Our league’s fastidious statistician, Joe McDermott, reports the teams of Jim Adderman and Herb Bartlett, and Jim Spinney and John Hanna tied for first; Rich Eaton and Dick Marks came in second; and, Bob Piper and Kent Booker, third.
Closest to the centerline on the seventh hole was Ian Drewette and closest to the pin on 10 was Rich Eaton. Low putts for the day were achieved by Jay Morris and Bill Babcock. After four weeks of play, the standings show Eaton and Marks ensconced in first place, McDermott and Papa in second and Adderman and Bartlett in third. The way the weather is going our league season may be completed sometime in mid-September.
Three women played exactly to their handicaps – Joanne Nelson, Sally Huber and Judy DiNucci. Everyone else didn’t. I guess that means we are in need of more practice than recent rains have allowed. Let’s hope the bad weather pattern has finally changed. On this day there were no chip-ins. (Thanks to GFD for this report.)
Had I been closer to the main road, I would have been part of it. One of our members was heading north and turning into the driveway and a van was heading south toward South Bristol village. The two collided right before my eyes. The rear wheels of the van actually lifted a few inches from the road and pieces of auto bodies flew everywhere. It was like watching one of those auto test collisions on TV, but completely unexpected.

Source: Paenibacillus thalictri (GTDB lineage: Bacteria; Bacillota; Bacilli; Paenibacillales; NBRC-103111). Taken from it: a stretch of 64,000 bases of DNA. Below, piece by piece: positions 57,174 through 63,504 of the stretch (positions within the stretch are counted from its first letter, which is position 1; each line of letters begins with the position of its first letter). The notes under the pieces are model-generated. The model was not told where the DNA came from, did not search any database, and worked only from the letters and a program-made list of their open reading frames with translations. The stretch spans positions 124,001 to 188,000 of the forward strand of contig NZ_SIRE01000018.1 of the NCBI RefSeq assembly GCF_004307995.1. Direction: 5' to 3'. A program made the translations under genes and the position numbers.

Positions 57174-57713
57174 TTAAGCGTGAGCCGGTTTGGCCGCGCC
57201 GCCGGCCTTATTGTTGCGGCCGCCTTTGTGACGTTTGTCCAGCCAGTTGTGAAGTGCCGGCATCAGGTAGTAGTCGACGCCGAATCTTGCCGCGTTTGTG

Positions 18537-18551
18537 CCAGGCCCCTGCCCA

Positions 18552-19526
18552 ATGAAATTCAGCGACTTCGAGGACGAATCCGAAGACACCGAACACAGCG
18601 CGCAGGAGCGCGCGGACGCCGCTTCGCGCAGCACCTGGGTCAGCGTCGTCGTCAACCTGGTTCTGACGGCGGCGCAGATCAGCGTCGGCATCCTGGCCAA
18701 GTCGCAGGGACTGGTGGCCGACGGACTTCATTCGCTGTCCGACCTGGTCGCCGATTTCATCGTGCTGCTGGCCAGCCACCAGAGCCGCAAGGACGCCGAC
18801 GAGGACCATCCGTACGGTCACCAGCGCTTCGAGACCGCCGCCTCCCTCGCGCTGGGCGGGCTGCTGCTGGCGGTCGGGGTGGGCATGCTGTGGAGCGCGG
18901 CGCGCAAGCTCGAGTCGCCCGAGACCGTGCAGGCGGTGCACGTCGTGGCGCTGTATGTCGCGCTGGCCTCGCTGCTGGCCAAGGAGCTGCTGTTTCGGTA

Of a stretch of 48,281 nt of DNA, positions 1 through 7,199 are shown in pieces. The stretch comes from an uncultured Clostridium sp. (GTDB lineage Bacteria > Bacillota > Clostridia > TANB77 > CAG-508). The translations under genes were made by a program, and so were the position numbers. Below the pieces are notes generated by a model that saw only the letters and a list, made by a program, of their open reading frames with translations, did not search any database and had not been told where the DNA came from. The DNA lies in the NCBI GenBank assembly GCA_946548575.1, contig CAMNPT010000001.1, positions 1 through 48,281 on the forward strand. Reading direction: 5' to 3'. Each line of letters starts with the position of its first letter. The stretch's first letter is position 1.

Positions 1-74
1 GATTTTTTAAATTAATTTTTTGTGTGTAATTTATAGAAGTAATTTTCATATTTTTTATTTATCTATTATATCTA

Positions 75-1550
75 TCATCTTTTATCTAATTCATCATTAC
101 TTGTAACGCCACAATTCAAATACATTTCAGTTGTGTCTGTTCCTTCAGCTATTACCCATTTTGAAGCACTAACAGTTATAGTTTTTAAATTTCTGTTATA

The driver of the car turning into Wawenock misjudged the speed of the oncoming van. The van was moving at a pretty good speed.
Resurfacing of 129 had been completed weeks earlier, so with a smooth highway it was easy to exceed the speed limit. All were wearing seat belts and no one was seriously injured. It was good to see that a very young child was firmly strapped into a car seat in the back of the van and not hurt in the slightest. The point of going over all of this is to urge our readers traveling Rt. 129 to slow down when nearing the course, and all of us to be cautious in turning left into the driveway. Golfers crossing the road should be especially watchful of cars heading north and south. An accident-free summer and fall would be welcome.
Paul was returning from a visit with the beavers downstream and says he’s “negotiating” with these industrious critters. Imagine how Paul’s presentation to the beavers just might go: ‘Hi, guys. You fellows are really doing some great dam construction down here. Let me suggest that you agree to keep your dams low enough to prevent water from backing up over the fourth and seventh fairways after a heavy rain. If you are willing to do that, we’ll let you use anything that you find on the course in your construction.’
Well, those beavers are good listeners. On Paul’s next visit he saw that a fairway yardage marker and a pitching wedge are now part of their construction. So now we’re waiting for them to reduce the height of their dams. It’s good to have a golf club manager who can talk with the animals.